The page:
Wisconsin voters elected Rebecca Bradley to a full term on the state Supreme Court Tuesday, a significant victory for Gov. Scott Walker (R) and conservative groups in the state that threw their support to her.
While national attention was focused on the presidential contests, many voters in the state were just as interested in the state Supreme Court race. The contest jumped into the headlines in recent weeks after the progressive group One Wisconsin Now unearthed controversial columns Bradley wrote while a student at Marquette University in the early 1990s.
But Bradley had the full support of the conservative movement behind her. She has risen through the ranks during Walker’s tenure with the support of groups like the Wisconsin Club for Growth. The governor first named her to the Milwaukee County Circuit Court in 2012, and then he elevated her to Wisconsin Court of Appeals in May 2015. In October, when a vacancy arose on the state Supreme Court, Walker again gave her a plum appointment.
In one of her college columns, Bradley criticized people trying to bring attention to the AIDS epidemic, hitting "their misdirected compassion for the degenerates who basically commit suicide through their behavior."
She also argued that it would be better to get AIDS than cancer, "because those afflicted with the politically-correct disease will be getting all of the funding."
"How sad that the lives of degenerate drug addicts and queers are valued more than the innocent victims of more prevalent ailments," she added.
In another column, she compared abortion to the Holocaust and slavery.
Bradley apologized for the columns after they came out, saying they were old and have "nothing to do with who I am as a person or a jurist, and they have nothing to do with the issues facing the voters of this state."
Bradley defeated state Appeals Court Judge JoAnne Kloppenburg, who was backed by liberals. She will now have a full 10-year term on the state Supreme Court and be part of the conservative majority on the seven-member court.
Kloppenburg and her backers tried to tie Bradley to Walker, with one of her ads asking, "Is Rebecca Bradley independent enough to serve on the Supreme Court?"
The Brennan Center for Justice noted that through the end of March, TV ad spending in the state Supreme Court campaign had reached nearly $2 million -- a high sum, but still below the $5 million spent in 2011, when Kloppenburg went up against another conservative jurist whom progressives also tried to tie to Walker.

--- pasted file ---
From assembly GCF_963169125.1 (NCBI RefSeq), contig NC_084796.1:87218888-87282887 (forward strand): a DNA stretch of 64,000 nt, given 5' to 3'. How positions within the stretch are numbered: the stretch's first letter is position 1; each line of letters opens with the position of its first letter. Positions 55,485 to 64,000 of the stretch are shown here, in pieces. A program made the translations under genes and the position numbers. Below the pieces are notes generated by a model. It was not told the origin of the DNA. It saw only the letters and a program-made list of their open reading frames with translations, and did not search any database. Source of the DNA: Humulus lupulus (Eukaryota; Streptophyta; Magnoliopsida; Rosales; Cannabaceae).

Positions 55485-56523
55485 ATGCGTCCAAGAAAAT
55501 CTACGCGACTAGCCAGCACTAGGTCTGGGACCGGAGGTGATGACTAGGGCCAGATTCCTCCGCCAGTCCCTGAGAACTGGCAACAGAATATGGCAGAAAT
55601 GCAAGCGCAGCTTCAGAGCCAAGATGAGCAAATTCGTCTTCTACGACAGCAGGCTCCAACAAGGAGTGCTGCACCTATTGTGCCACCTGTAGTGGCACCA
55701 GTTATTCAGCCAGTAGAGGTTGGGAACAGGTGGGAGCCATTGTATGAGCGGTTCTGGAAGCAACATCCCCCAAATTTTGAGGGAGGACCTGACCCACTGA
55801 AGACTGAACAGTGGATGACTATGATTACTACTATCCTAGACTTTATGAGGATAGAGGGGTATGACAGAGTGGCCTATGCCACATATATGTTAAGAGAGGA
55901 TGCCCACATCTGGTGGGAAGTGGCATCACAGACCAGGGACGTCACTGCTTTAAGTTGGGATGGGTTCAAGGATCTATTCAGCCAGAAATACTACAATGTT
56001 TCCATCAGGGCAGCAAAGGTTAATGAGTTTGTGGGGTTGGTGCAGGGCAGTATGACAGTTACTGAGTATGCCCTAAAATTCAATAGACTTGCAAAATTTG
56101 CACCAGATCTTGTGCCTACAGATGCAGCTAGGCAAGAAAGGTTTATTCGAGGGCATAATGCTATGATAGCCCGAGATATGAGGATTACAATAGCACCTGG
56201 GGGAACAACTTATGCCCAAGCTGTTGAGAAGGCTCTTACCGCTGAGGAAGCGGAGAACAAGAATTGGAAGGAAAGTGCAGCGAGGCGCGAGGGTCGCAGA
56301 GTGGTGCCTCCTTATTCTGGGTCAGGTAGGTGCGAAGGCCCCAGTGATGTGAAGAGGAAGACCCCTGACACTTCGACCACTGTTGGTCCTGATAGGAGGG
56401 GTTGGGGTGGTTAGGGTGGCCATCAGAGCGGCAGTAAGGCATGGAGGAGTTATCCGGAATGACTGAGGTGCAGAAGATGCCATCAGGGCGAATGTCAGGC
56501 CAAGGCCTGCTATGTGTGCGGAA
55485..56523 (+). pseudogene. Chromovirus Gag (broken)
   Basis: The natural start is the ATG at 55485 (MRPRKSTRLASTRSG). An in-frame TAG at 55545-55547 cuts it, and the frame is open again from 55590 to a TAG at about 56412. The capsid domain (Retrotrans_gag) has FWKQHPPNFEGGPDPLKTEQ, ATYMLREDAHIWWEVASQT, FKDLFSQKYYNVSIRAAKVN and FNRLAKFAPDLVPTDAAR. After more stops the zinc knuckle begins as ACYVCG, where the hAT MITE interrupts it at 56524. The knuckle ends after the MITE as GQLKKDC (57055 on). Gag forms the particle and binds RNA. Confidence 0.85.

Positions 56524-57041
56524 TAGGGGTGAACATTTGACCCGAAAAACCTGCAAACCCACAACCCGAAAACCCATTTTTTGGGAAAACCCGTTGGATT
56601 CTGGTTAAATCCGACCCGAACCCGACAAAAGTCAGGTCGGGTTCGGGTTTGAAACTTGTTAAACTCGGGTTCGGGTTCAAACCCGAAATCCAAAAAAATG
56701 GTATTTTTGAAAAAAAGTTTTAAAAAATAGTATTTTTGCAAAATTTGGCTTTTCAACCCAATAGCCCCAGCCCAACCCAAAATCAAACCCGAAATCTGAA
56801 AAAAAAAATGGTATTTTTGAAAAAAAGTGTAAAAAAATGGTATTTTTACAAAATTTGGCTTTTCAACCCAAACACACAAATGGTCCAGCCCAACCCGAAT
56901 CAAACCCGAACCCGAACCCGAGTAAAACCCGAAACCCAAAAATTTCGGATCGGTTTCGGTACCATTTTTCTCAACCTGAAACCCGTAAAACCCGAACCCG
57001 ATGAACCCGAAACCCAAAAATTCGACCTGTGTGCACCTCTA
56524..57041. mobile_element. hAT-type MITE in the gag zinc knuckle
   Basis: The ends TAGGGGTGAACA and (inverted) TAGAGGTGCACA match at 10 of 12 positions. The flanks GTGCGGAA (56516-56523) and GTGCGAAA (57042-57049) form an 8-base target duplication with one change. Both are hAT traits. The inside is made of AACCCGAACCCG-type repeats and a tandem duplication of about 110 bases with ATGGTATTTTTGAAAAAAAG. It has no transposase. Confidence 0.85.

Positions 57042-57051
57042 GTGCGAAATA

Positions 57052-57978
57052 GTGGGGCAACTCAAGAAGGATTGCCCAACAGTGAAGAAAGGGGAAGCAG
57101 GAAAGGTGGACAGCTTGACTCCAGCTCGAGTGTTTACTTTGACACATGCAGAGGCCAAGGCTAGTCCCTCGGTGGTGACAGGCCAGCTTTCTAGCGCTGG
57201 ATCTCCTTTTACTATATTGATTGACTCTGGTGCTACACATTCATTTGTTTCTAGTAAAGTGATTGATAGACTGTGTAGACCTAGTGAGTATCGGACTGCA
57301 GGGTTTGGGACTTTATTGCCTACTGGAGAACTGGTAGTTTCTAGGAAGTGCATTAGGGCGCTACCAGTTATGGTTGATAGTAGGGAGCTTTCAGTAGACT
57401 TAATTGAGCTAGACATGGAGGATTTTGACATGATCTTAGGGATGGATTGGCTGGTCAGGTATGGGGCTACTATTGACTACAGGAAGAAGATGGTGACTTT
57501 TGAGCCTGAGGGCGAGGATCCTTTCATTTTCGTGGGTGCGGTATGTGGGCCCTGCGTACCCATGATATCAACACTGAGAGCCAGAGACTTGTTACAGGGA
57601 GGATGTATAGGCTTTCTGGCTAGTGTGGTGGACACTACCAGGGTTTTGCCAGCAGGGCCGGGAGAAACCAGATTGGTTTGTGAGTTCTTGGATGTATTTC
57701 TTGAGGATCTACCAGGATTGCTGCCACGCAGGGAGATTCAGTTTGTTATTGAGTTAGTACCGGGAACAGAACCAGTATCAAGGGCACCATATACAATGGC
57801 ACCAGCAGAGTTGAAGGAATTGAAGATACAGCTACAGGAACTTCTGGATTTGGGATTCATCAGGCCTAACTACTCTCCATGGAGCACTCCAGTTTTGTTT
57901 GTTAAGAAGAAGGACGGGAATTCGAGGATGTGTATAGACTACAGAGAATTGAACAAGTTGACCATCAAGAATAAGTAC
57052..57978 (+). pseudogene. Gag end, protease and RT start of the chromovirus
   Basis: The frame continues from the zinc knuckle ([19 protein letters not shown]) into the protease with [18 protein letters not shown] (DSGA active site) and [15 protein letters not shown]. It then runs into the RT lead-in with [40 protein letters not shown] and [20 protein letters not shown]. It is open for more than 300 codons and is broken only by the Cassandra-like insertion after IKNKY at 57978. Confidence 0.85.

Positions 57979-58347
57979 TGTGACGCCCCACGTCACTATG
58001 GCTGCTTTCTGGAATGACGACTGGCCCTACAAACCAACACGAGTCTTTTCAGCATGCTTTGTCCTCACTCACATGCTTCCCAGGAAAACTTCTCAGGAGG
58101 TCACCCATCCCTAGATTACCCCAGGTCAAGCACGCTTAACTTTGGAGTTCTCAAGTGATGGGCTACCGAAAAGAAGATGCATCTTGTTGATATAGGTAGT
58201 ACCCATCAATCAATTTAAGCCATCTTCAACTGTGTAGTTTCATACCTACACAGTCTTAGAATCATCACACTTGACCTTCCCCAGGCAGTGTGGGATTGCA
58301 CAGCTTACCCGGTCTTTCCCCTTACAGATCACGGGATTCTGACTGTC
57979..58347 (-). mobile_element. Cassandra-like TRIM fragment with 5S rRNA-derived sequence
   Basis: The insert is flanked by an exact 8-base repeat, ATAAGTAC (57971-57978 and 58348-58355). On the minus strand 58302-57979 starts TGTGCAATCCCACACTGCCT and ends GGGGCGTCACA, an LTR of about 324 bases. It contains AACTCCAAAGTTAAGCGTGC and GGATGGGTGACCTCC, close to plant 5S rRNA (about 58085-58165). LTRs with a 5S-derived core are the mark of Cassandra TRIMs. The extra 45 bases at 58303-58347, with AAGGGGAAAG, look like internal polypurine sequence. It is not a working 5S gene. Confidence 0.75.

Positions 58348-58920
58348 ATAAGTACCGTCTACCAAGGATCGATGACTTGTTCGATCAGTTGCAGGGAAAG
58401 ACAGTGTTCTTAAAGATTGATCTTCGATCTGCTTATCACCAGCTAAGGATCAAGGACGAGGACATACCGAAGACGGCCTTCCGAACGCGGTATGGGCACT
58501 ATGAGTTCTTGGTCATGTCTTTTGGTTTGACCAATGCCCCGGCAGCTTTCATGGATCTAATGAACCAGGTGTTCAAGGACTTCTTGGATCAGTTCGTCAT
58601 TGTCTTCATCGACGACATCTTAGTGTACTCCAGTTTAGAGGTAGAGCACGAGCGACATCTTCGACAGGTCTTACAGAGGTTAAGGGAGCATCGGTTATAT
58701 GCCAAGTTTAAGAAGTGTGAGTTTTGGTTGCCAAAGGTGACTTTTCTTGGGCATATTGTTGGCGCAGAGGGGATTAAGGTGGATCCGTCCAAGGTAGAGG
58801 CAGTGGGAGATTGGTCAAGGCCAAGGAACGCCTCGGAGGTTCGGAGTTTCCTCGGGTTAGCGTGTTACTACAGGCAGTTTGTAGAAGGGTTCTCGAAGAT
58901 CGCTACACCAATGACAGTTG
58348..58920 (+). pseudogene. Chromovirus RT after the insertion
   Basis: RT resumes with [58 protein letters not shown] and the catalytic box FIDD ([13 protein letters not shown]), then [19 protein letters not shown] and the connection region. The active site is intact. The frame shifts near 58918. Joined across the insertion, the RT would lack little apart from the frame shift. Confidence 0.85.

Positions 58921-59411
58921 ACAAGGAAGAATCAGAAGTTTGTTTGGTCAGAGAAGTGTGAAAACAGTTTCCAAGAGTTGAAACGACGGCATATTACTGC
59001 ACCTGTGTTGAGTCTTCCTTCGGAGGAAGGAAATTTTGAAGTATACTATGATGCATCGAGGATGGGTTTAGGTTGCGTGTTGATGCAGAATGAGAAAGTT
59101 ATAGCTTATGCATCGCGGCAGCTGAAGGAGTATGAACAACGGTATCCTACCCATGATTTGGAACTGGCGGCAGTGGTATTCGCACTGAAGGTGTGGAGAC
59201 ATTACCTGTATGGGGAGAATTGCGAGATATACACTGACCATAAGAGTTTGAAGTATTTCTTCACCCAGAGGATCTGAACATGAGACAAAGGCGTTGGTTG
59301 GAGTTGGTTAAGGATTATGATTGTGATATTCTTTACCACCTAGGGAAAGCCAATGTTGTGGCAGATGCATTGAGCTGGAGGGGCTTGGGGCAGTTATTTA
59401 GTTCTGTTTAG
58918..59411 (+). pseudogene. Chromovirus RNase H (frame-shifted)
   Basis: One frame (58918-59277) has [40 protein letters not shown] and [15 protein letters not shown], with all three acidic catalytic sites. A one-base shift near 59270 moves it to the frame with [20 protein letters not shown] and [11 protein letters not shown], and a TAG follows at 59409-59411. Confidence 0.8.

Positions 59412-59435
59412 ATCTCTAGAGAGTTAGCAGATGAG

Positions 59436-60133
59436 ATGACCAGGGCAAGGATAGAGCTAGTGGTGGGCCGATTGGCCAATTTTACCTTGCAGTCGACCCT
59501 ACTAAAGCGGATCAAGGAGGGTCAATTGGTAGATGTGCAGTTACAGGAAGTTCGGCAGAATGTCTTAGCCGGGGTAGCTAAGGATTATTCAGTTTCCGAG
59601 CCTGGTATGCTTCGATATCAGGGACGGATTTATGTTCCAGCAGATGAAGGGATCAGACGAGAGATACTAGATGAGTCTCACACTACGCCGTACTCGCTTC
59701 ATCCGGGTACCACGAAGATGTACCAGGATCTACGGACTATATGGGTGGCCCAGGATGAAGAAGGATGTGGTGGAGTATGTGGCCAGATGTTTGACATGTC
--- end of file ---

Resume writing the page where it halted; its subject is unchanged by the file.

The Greater Wisconsin Committee, which supported Kloppenburg, spent at least $345,430 on TV ad contract purchases in the general election, according to the Brennan Center. The Wisconsin Alliance for Reform spent far more to help Bradley -- more than $1.5 million in the primary and general elections.
Scot Ross, executive director of One Wisconsin Now, said the spending numbers he saw were even more dramatic, showing pro-Bradley groups outspending pro-Kloppenburg groups 5-1.
"Public confidence in Wisconsin’s Supreme Court has plummeted in recent years, and high-cost and politicized elections like this one are one of the big reasons why," said Alicia Bannon, senior counsel in the Brennan Center’s Democracy Program. "When judges start looking like politicians in robes, the public may wonder if they can be trusted to decide cases fairly and impartially."
The race even attracted the attention of presidential candidates.
"There is no place on any Supreme Court or any court in this country, no place at all for Rebecca Bradley's decades-long track record of dangerous rhetoric against women, survivors of sexual assault and the LGBT community," Hillary Clinton said during a speech in Milwaukee Saturday night.
Sen. Bernie Sanders (I-Vt.) said Sunday in Madison, Wisconsin, that he was hoping for a large turnout, which "will help elect JoAnne Kloppenburg to the Supreme Court."
CORRECTION: Due to an editing error, an alternate version of this article, premised on a Kloppenburg victory, was inadvertently published early Wednesday morning. The above article was published in its place shortly after.